Holmium laser enucleation of the prostate (HoLEP) remains the current standard of care in the treatment of bladder outlet obstruction (BOO) due to benign prostate hyperplasia (BPH) patients with severe lower urinary tract symptoms (LUTS) after failure of pharmacological treatment (1). Since for both BPH and prostate cancer (PCa) elderly men account for the majority of patients and age represents a major risk factor, cancerous lesions may be present in BPH patients (25). Nonetheless, if PCa diagnoses would change the management of BPH, EAU guidelines recommend prostate-specific antigen (PSA) testing prior to BPH treatment (1). Moreover, prostate biopsy before BPH treatment is related to lower risks of incidental PCa (6). However, standard clinical PCa evaluation using digital rectal examination (DRE) and PSA testing may be of limited value due to confounding factors often observed in patients with clinical BOO, such as prostate enlargement, urinary retention, or presence of an indwelling transurethral catheter. Interestingly, in the contemporary literature, little is known about PCa detection rates of advanced clinical PCa evaluation using multiparametric MRI (mpMRI) or prostate biopsies in patients with clinical BOO.

To address this void, we relied on our institutional database. We aimed to investigate the efficacy of standard (DRE, PSA) and advanced (mpMRI, prostate biopsy) clinical evaluation for PCa detection in patients with clinical BOO scheduled for HoLEP.

Materials and Methods

Study Population

After approval of the ethics committee, all patients who were referred for HoLEP due to clinical BOO to our tertiary care laser center at Department of Urology, Frankfurt University Hospital, between 11/2017 and 07/2020 were consecutively identified in the institutional database and evaluated retrospectively (n = 397). All patients underwent standard clinical PCa evaluation using DRE and PSA testing [total PSA and free PSA (fPSA)/total PSA ratio (fPSA ratio)]. After exclusion of patients not undergoing further advanced clinical PCa evaluation (n = 300) and of patients undergoing palliative HoLEP (n = 14), our final study cohort consisted of 83 patients (Figure 1). These 83 (20.7%) patients underwent advanced clinical PCa evaluation based on suspicious prostate characteristics in previous examinations, such as elevated total PSA level and/or lowered fPSA ratio and/or suspicious digital rectal examination (DRE). Clinical advanced PCa evaluation was defined as either multiparametric magnetic resonance imaging (mpMRI) or systematic biopsy or MRI-fusion biopsy of the prostate within 1 year prior to HoLEP. All mpMRI examinations were primarily performed and read by an experienced radiologist and confirmed by a board-certified radiologist.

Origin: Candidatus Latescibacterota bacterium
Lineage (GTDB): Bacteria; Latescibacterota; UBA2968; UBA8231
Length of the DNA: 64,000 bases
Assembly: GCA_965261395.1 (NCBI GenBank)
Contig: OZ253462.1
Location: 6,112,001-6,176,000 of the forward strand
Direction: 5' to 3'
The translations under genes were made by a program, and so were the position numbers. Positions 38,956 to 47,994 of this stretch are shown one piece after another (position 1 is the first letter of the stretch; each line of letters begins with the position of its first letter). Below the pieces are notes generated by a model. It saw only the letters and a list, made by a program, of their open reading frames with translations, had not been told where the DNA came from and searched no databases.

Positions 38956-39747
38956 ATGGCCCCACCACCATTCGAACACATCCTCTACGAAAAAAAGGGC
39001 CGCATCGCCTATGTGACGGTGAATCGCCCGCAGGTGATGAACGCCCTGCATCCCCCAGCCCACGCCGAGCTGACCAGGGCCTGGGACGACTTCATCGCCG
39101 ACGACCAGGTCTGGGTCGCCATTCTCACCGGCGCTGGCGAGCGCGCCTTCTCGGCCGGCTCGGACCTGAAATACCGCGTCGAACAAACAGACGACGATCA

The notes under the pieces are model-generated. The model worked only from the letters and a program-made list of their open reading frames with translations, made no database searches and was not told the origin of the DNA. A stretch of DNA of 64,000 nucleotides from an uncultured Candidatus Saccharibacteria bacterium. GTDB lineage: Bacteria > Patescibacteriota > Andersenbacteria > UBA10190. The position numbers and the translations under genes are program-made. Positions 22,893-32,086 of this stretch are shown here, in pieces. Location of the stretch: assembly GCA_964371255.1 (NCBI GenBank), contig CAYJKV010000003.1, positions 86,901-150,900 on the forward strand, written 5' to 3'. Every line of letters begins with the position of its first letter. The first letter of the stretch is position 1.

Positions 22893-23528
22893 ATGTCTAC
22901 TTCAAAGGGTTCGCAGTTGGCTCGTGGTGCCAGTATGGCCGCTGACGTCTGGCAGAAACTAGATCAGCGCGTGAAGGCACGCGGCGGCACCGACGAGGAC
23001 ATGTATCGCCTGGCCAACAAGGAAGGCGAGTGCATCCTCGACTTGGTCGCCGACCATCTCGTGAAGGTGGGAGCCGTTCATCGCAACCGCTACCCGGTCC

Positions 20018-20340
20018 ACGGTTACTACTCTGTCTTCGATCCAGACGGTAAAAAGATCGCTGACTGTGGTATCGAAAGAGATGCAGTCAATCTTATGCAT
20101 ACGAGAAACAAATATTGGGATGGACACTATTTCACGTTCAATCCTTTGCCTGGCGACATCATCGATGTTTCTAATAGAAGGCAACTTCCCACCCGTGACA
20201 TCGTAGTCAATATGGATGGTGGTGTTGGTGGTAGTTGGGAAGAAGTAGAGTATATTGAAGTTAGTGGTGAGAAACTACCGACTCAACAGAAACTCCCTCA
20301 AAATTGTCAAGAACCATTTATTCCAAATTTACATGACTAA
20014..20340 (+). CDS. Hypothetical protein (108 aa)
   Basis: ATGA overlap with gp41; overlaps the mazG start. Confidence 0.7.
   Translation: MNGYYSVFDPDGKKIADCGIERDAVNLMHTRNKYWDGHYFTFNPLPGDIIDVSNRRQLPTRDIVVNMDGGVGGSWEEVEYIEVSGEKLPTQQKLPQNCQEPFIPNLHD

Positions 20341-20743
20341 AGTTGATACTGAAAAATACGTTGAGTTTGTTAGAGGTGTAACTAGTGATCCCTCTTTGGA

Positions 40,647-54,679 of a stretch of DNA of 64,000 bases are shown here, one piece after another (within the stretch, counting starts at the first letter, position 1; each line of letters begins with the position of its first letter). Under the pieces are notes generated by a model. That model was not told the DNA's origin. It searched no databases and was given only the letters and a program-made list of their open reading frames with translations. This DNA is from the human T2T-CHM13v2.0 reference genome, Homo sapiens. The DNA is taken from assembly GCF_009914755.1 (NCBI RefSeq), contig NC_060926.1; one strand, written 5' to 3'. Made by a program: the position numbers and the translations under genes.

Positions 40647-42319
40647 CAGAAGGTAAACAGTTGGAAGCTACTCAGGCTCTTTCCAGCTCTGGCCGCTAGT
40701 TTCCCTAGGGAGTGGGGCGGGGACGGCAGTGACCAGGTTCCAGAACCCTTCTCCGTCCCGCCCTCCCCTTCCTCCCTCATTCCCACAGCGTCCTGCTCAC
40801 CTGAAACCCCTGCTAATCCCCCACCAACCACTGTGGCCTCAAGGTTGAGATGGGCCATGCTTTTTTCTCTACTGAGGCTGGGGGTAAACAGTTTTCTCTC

FIGURE 1
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Figure 1. CONSORT (Consolidated Standards of Reporting Trials) diagram of 397 patients with clinical Bladder Outlet Obstructive (BOO) symptoms and additional standard and advanced prostate cancer evaluation prior to scheduling for Holmium Laser Enucleation of the Prostate (HoLEP) between 11/2017 and 07/2020.

Statistical Analysis

Descriptive statistics included frequencies and proportions for categorical variables. Means, medians, and interquartile ranges (IQR) were reported for continuously coded variables. The Chi-square test was used for statistical significance in proportions' differences. The t-test and Kruskal–Wallis test examined the statistical significance of means' and distributions' differences.

First, to investigate the characteristics of patients with PCa detection, the cohort was stratified by prostate biopsy status into patients with positive prostate biopsy (“PCa detection”), and patients with negative biopsy status or with unsuspicious mpMRI (“Negative PCa detection”). The strata were compared accordingly.